Estapé ES, González-Sepúlveda L, Wei W, Rodríguez-Rivera I, Torres-Negrón I (2018) Low to Normal Plasma Levels of Marinobufagenin 24 Hours or More after an Ischemic Stroke: A Pilot Study. Int Arch Transl Med 4:006.


© 2018 Estapé ES, et al. This is an open-access article distributed under the terms of the Creative Commons Attribution License, which permits unrestricted use, distribution, and reproduction in any medium, provided the original author and source are credited.

ORIGINAL ARTICLE | OPEN ACCESS DOI: 10.23937/2572-4142.1510006

Low to Normal Plasma Levels of Marinobufagenin 24 Hours or More after an Ischemic Stroke: A Pilot Study

Estela S. Estapé1,2*, Lorena González-Sepúlveda3, Wen Wei4, Ingrid Rodríguez-Rivera1 and Ivette Torres-Negrón5,6

1University of Puerto Rico, Medical Sciences Campus, Puerto Rico

2San Juan Bautista School of Medicine, Caguas, Puerto Rico

3Puerto Rico Clinical and Translational Research Consortium, University of Puerto Rico, Puerto Rico

4National Institute of Aging, National Institutes of Health, Baltimore, MD, USA

5Universidad del Turabo, Ana G Méndez University System, Puerto Rico

6Universidad Metropolitana, Ana G Méndez University System, Puerto Rico



Numerous studies have demonstrated a strong relationship between circulating levels of marinobufagenin (MBG) and salt-sensitivity. Since salt-sensitive hypertensives have increased plasma levels of MBG and are known to be at a higher risk of having cardiovascular events, stroke and increased mortality, we evaluated the possibility of an association between MBG and ischemic stroke. In this pilot study, we determined plasma MBG levels in patients after surviving an ischemic stroke compared to similar age and gender groups of treated hypertensives and normotensive controls.


We measured plasma MBG levels in a total of 40 participants subdivided into three groups: After an ischemic stroke STR (n = 13), participants with a diagnosis of hypertension receiving blood pressure medication HT (n = 14) and normotensive control subjects CTL (n = 13). We used inferential statistics (parametric or non-parametric) and ordered logistic regression models (unadjusted and adjusted) and all statistical analyses were performed using Stata 14.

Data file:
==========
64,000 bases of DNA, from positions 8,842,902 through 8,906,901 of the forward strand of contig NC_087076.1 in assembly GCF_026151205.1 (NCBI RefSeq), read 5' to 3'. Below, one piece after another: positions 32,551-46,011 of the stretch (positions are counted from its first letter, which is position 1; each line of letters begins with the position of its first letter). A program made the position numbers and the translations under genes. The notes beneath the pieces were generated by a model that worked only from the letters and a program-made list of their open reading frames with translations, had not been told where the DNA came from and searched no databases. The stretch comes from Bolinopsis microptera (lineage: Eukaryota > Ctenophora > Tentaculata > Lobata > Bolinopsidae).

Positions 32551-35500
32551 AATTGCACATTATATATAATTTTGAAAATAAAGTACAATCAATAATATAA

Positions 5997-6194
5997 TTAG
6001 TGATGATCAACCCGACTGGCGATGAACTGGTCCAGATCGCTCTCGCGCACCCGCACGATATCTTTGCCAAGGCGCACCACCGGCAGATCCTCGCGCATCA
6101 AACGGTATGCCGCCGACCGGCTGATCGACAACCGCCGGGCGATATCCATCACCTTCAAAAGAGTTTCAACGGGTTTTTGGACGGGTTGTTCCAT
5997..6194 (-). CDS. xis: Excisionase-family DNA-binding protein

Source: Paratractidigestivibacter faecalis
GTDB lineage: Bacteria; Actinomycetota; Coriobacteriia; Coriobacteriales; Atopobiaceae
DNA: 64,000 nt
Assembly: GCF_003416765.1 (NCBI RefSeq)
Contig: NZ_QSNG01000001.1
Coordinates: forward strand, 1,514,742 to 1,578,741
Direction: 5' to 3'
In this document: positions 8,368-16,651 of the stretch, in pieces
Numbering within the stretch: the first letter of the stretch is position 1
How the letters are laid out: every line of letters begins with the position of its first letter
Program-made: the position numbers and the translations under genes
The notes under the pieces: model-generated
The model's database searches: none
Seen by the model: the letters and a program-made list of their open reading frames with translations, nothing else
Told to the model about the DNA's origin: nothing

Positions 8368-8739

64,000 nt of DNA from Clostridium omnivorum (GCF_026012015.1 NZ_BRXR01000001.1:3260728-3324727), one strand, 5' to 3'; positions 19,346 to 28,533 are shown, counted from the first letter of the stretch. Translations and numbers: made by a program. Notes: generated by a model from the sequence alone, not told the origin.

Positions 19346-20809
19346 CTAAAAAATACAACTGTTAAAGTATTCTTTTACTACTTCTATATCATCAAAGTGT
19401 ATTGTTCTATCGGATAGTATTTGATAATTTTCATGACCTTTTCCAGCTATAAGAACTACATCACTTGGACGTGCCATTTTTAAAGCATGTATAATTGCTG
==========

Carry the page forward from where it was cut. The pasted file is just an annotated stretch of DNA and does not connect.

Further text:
We did not include a subject from the CTL group because of a diagnosis of glucose-6-phosphate dehydrogenase deficiency and an extreme plasma MBG value of 2,246 pmol/L. Participants' mean age was 60.4 ± 11.5 years; 56% were male. There was no significant difference between study groups (p > 0.05) for gender, age, and body mass index. HbA1c levels were significantly higher in the STR as compared to the CTL (p < 0.05). In the STR group MBG levels were below the normal range (< 200 pmol/L) in three (23%), eight (61%) were in the normal range (200-400 pmol/L), while two (16%) had increased MBG values (> 400 pmol/L). Also, among the STR, the plasma MBG levels did not differ between those receiving and not receiving thrombolytic therapy (p > 0.05). From the 14 HT participants, six (43%) had MBG plasma levels within the normal range, and eight (57%) had high concentrations (> 400 pmol/L). Four (29%) of the treated hypertensives had extreme MBG levels (> 1,000 pmol/L) and normal values of blood pressure.


There was no significant elevation of plasma MBG in survivors 24 h or more after an ischemic stroke. The extreme values of plasma MBG in 29% of the treated hypertensives suggests the presence of salt-sensitivity and a possible side effect of a specific combination of medications. Both of these findings contribute new knowledge to the design of studies to define if there is an MBG molecular mechanism underlying the complex associations among salt-sensitivity, hypertension, and ischemic stroke.